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Commentary: Constitutional confusion

Political scientists generally agree that the United States Constitution is one of the most amazing documents in history.

It was written 225 years ago, to provide a framework for the government of a small, not very wealthy agricultural nation of less than four million people.

Today, it still seems to function brilliantly as the fundamental document of a highly technological empire of more than 300-million people. Why does it still work so well?

Opinions differ, but there is remarkable unanimity on this: The Constitution works because it sets forth a system of government and some guiding principles, and most of all, for two reasons: It is elastic enough to accommodate change, and has an official body -- the Supreme Court-- to interpret its meaning.

People who call themselves strict constructionists are often upset that the high court saw fit to use the Constitution to proclaim that a woman has the right to end a pregnancy.

They say, with some justice, that this is something those who wrote the Constitution never imagined. That’s probably true. But they certainly never imagined telecommunications, nuclear power or space travel either, and yet the courts have ruled on laws affecting all these areas in light of the United States Constitution.

Nationally, we, or at least our courts, seem to understand what the Constitution is and what it is for. But that doesn’t seem to be the case in Michigan, which is why we will face a ridiculous five proposed state constitutional amendments when we vote next moth

Here’s the problem: In the more than two centuries since the original amendments making up the Bill of Rights, the US Constitution has only been amended 17 times.

Michigan’s Constitution is less than 50 years old, and already has been amended more than 30 times. Most of the amendments to the U.S. Constitution addressed fundamental principles, such as those abolishing slavery, providing for presidential succession or changing the minimum voting age.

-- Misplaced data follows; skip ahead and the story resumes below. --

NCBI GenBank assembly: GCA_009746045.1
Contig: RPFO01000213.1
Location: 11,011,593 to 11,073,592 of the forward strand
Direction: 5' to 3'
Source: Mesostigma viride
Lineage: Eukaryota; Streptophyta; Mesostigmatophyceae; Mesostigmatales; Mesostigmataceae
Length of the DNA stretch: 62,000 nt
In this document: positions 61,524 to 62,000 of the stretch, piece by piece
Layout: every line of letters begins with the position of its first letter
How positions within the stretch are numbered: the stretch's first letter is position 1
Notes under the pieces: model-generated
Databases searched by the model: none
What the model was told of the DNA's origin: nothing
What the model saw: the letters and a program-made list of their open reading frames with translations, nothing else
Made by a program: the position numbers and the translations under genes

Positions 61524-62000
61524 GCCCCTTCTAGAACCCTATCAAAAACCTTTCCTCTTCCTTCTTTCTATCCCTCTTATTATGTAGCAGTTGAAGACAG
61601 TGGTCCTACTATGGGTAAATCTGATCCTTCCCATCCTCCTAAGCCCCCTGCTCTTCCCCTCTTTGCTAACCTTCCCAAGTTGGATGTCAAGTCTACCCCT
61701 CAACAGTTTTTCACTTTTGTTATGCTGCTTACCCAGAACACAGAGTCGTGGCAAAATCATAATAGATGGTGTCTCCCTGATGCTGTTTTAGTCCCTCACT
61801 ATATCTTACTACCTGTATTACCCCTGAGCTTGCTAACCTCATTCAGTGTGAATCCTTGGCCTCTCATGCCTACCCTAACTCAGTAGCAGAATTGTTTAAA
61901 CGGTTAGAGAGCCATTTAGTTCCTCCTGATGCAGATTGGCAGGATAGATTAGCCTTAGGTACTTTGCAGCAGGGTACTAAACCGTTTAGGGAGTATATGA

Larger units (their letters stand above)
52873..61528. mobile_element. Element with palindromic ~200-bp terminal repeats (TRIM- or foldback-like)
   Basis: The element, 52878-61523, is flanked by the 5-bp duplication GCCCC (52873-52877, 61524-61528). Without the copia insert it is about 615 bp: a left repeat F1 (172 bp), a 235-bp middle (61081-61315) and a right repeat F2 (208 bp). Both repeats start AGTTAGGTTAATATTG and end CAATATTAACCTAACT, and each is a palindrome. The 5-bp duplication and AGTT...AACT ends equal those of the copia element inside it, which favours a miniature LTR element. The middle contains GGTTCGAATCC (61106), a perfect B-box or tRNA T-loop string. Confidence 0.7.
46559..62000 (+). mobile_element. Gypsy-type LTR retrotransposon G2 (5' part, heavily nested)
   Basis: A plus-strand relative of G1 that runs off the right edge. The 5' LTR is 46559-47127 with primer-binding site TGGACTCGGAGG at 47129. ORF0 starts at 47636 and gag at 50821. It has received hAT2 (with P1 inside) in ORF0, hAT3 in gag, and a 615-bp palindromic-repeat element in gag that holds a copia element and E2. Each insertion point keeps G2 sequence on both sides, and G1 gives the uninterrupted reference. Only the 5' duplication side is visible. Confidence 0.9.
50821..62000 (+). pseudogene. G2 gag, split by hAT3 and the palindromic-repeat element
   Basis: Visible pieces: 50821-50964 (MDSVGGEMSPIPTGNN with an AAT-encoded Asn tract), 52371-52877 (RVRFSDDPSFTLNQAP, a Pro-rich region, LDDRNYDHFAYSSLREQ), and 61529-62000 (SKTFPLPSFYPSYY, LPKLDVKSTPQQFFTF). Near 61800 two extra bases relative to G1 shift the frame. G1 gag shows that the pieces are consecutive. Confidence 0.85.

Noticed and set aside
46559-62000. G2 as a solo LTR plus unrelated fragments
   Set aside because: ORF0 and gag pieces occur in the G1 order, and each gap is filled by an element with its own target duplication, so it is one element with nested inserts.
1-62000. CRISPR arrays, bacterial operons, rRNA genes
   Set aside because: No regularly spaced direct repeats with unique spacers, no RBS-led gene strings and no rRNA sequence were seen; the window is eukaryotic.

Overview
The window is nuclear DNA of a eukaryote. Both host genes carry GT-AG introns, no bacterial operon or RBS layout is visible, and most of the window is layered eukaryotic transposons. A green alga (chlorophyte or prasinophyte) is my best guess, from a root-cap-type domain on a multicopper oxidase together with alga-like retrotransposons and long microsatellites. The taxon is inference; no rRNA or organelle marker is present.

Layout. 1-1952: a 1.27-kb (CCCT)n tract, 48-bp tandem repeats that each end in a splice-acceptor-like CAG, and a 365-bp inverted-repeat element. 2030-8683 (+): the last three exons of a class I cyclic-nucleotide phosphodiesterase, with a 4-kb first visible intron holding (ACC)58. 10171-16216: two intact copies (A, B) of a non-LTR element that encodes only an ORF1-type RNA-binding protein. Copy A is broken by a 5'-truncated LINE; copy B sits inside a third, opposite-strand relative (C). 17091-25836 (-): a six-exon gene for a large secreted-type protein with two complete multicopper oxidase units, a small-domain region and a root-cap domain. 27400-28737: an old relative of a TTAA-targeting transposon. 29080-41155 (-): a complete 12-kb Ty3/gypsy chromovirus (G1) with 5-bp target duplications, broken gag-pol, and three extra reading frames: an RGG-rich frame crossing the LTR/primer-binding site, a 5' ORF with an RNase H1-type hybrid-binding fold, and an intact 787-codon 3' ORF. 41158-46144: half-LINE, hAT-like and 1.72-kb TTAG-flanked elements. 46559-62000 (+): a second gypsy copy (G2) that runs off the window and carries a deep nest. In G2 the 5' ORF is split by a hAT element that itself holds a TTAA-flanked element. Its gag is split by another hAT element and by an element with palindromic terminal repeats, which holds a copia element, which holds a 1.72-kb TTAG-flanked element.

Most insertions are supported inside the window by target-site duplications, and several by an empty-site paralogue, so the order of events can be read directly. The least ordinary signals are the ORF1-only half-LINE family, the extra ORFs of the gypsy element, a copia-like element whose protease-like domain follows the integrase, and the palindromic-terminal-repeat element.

We’ve never junked up the Constitution by amending it to set rules for the use of agricultural land in Connecticut, say, or auto worker union negotiations.

But exactly the opposite has happened in Michigan, where we seem to want to use the state constitution as a Christmas tree to guarantee all of us specific presents. This year’s Proposal Four, for example, would create a registry of home health care workers, and set up a system to allow them to bargain collectively.

Well, it seems to me that both things are potentially good ideas. But why would we want to fossilize rules involving an ever-changing industry in our state’s fundamental document?

This particular proposed amendment is also poorly written, doesn’t address people who take care of their relatives, and says patients should be compensated to pay for their care, but doesn’t say how.

In any event, health care registry rules should be addressed by a simple law, not by a fundamental guiding document. If we continue going at this rate, Michigan’s constitution will soon be an unworkable joke. America’s Constitution has survived in large part because it is pretty difficult to amend. If we want our state constitution to have any meaning, we need to fix the amendment process very soon.

Jack Lessenberry is Michigan Radio’s political analyst. Views expressed in the essays by Lessenberry are his own and do not necessarily reflect those of Michigan Radio, its management or the station licensee, The University of Michigan.

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